While mechanical ventilation has been shown to result in a rapid loss of diaphragmatic strength in animals, there is less known about the time course of basis of ventilator-induced diaphragmatic weakness in humans.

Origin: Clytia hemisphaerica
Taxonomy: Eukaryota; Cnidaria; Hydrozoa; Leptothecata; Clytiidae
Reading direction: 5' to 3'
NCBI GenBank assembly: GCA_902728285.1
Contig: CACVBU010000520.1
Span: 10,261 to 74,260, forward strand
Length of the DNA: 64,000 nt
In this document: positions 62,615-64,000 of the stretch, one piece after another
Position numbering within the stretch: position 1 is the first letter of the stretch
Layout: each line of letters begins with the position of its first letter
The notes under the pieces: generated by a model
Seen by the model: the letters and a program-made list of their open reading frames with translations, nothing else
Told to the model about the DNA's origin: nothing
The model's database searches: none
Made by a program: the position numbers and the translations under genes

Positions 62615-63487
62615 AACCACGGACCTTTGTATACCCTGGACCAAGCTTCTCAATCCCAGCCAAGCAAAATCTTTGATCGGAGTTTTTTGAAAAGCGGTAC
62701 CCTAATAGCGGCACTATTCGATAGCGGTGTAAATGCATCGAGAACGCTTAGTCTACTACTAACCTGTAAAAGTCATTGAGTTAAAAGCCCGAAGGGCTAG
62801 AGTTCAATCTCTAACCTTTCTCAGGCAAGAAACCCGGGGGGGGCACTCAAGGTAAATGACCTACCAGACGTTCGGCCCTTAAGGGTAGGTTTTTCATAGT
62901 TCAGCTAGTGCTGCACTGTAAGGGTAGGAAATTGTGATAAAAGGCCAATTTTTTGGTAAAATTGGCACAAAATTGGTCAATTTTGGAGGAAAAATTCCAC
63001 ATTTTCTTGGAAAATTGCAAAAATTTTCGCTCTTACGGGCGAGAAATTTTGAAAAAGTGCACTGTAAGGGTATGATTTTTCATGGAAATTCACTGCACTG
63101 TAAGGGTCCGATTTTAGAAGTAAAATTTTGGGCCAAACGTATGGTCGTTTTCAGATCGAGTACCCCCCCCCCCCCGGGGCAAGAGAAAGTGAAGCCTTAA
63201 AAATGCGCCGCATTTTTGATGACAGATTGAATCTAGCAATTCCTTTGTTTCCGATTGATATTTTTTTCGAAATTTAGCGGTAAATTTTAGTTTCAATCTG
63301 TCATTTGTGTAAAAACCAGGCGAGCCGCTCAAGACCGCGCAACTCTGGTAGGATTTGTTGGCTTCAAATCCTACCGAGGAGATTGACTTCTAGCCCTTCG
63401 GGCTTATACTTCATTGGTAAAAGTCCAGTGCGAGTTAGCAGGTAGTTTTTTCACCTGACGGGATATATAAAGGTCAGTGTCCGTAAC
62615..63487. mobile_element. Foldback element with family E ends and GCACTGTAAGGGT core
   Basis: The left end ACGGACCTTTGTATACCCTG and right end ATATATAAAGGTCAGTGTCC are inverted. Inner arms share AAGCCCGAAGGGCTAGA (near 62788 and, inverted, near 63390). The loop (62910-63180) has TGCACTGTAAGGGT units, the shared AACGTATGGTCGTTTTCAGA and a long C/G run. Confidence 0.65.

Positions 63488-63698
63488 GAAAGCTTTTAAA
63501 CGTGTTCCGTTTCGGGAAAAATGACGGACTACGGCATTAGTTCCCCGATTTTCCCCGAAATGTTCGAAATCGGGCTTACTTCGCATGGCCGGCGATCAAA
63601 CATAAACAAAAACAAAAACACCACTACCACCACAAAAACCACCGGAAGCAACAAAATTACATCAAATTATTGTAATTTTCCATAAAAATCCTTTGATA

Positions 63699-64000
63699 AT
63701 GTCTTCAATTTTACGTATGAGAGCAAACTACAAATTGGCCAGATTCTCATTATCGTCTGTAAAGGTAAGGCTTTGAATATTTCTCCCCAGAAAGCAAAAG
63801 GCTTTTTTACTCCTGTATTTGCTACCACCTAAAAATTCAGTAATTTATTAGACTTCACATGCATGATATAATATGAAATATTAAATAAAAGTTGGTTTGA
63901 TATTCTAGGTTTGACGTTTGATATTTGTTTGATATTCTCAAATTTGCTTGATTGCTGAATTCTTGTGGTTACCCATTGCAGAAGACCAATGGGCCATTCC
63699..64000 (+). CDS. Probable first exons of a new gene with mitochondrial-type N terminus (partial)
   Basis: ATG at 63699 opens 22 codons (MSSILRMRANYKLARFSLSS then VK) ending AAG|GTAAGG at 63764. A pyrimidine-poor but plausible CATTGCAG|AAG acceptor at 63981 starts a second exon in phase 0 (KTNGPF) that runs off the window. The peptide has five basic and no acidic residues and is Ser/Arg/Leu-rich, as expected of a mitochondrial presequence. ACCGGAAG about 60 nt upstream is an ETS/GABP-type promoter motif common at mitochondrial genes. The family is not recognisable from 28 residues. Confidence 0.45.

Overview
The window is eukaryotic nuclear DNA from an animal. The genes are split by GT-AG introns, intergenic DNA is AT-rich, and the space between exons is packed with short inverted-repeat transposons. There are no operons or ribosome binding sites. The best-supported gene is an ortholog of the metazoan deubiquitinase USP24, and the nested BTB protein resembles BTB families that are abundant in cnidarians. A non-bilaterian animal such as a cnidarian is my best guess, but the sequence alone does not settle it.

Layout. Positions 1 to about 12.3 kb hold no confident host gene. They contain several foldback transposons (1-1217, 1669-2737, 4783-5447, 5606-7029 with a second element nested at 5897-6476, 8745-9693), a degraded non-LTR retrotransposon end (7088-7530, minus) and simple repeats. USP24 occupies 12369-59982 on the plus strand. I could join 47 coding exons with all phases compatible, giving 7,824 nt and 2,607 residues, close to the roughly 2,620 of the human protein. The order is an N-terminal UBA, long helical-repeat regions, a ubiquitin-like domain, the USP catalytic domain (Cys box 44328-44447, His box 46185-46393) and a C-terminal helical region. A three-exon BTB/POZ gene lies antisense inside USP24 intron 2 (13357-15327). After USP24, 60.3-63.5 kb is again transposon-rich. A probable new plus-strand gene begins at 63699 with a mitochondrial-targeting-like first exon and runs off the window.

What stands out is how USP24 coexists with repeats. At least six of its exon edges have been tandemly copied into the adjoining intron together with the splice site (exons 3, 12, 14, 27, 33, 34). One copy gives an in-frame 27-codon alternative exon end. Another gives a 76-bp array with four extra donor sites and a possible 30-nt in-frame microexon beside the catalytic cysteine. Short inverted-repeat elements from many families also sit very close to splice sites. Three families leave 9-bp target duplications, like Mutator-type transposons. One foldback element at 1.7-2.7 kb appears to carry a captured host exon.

The pressure developed by the patient’s respiratory muscles is not easy to measure in clinical practice. Esophageal pressure represents the reference method, but is not always practical at the bedside. The primary aim of a study in Italy was to compare two other techniques for measuring Pmusc – the least square fitting and end-inspiratory occlusion methods – with esophageal pressure in patients undergoing pressure support ventilation. In addition, the researchers aimed to establish the accuracy of those measurements for detecting “near-passive” patients. In this Journal Club presentation, we look at the basis for this study and the reasons behind the outcome.
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